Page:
Demographic and Political Factors
There is no question that in the early days of independence the Ukrainian government considered a range of options on the nuclear question. There were voices questioning the wisdom of the Rada’s early commitment to nuclear disarmament, and there were scientists and facilities that gave Ukraine the technical capabilities to work toward establishing operational control of the weapons on its soil if it desired to do so.
But it is unlikely- particularly after the withdrawal to Russia of all Soviet tactical nuclear weapons by mid-1992- that the Kravchuk government ever regarded the remaining nuclear weapons as anything other than bargaining chips. President Kuchma, despite early grumbling about the nature and extent of security assurances from Moscow or Washington, or the amount and pace of assistance, has consistently followed Kravchuk’s policy of nuclear disarmament in exchange for expanded economic assistance and well-defined security assurances.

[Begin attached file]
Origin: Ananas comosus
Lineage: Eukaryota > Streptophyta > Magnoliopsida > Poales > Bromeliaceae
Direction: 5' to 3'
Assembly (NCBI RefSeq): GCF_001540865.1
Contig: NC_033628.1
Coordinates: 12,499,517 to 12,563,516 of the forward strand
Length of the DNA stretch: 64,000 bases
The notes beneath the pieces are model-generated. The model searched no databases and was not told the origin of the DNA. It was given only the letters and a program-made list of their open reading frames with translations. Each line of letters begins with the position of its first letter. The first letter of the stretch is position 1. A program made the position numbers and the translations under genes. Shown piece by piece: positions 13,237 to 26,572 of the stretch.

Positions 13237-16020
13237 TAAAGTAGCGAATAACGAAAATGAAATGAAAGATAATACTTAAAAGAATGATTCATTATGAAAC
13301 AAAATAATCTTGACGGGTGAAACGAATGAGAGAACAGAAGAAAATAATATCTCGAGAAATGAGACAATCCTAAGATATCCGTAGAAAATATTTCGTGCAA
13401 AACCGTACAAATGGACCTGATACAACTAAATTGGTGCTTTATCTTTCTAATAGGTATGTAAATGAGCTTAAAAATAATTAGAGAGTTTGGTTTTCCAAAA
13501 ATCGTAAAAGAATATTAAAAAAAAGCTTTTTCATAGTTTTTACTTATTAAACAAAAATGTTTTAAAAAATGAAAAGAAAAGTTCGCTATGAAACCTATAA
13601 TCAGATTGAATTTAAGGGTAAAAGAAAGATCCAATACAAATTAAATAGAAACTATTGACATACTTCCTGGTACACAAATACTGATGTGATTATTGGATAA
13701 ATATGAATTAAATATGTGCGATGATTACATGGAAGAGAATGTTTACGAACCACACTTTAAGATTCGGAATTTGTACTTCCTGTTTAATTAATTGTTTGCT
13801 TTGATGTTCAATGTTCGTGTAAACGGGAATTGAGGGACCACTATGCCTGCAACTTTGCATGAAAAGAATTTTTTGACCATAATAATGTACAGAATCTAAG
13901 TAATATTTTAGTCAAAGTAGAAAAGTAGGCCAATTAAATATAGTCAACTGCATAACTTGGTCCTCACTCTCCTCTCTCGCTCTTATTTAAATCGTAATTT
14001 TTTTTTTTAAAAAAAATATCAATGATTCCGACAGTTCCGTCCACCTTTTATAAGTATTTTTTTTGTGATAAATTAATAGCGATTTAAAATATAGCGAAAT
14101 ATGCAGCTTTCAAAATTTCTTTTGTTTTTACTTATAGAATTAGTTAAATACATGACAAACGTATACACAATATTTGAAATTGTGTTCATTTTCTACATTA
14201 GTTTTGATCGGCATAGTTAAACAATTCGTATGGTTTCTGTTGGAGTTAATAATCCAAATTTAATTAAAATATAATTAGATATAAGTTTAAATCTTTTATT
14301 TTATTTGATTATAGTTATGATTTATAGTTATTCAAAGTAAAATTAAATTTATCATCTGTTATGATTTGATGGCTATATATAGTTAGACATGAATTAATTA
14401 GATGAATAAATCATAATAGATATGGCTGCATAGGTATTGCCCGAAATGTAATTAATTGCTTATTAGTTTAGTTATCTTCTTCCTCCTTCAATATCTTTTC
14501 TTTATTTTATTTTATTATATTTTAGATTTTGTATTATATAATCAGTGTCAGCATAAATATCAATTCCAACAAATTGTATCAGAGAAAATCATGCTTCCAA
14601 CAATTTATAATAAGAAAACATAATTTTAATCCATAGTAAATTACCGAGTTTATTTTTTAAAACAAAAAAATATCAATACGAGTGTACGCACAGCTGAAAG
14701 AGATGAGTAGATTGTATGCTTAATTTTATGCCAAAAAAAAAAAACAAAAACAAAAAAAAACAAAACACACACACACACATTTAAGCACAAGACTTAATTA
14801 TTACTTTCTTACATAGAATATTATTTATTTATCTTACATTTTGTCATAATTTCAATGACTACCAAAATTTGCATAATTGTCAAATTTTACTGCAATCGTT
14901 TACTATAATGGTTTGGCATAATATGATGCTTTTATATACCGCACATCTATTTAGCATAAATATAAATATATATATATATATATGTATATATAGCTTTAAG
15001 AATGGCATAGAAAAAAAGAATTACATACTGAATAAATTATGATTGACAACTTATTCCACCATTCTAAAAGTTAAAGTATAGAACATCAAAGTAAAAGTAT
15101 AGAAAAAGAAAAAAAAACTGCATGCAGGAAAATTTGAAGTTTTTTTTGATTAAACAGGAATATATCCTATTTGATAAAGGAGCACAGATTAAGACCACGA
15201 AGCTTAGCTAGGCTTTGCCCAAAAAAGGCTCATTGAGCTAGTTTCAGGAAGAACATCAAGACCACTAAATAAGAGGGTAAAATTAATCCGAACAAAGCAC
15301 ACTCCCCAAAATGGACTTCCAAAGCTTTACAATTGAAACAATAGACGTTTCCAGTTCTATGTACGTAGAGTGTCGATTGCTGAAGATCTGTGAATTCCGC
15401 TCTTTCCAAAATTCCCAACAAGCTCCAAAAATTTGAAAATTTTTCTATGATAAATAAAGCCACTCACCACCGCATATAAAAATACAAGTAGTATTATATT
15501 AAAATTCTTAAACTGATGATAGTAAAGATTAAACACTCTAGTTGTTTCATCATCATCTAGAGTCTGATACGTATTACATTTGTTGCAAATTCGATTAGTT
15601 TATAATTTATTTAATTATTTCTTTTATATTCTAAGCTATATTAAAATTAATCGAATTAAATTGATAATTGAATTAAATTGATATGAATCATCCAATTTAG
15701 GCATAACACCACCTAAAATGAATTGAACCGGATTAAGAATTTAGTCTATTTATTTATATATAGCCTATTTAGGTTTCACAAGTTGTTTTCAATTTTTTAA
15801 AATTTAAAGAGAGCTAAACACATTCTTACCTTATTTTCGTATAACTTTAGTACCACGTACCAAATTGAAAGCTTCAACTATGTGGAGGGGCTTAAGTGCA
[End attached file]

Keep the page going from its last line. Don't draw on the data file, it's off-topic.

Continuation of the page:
This constancy of policy by the executive branch was obscured in the West for a number of reasons. There were strong voices within the Rada- particularly in the nationalist parties- urging Ukrainian “ownership” of the nuclear weapons or flatly telling the government to keep the weapons. The nationalistic rhetoric of the Kravchuk government made it seem that these parties had much more influence over policy than they actually had. Frequent Russian warnings about Ukrainian technicians to service the remaining strategic weapon systems without incident further clouded the atmosphere. Finally, for many it seemed only reasonable that Ukraine would strive for a nuclear deterrent in light of its historical relations with Russia.